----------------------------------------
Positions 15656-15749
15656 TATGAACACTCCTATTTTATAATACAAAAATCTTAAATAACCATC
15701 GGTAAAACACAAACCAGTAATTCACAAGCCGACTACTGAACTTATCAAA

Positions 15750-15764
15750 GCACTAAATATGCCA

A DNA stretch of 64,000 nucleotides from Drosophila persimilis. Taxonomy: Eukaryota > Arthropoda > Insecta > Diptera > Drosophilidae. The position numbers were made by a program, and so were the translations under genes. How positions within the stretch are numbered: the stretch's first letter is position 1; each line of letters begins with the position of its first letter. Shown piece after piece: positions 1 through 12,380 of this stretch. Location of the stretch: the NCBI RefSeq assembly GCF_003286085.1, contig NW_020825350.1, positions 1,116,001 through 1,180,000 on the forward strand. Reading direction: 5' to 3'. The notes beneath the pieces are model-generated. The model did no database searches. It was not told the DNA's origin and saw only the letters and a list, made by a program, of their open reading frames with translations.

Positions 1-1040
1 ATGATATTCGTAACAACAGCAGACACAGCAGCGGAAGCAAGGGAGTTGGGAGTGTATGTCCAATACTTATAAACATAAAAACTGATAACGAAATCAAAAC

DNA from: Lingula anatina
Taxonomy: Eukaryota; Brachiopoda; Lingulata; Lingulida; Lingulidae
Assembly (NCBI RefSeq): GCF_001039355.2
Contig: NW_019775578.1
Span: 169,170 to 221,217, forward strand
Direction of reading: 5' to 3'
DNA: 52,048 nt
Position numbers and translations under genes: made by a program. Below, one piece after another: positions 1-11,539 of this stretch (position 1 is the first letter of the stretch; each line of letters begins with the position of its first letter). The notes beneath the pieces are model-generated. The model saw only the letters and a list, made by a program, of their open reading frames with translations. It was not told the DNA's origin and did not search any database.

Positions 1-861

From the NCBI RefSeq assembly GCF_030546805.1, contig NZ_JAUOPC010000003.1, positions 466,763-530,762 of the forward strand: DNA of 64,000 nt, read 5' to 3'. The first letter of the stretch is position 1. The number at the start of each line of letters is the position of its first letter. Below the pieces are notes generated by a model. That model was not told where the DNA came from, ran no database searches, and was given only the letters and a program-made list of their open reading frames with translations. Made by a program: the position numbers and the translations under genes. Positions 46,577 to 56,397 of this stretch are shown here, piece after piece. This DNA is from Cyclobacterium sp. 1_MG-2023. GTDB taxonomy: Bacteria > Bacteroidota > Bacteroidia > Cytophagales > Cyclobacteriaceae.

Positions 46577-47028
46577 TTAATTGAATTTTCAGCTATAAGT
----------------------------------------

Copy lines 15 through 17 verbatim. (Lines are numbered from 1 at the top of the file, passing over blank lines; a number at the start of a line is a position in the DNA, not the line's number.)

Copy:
DNA: 52,048 nt
Position numbers and translations under genes: made by a program. Below, one piece after another: positions 1-11,539 of this stretch (position 1 is the first letter of the stretch; each line of letters begins with the position of its first letter). The notes beneath the pieces are model-generated. The model saw only the letters and a list, made by a program, of their open reading frames with translations. It was not told the DNA's origin and did not search any database.

Positions 1-861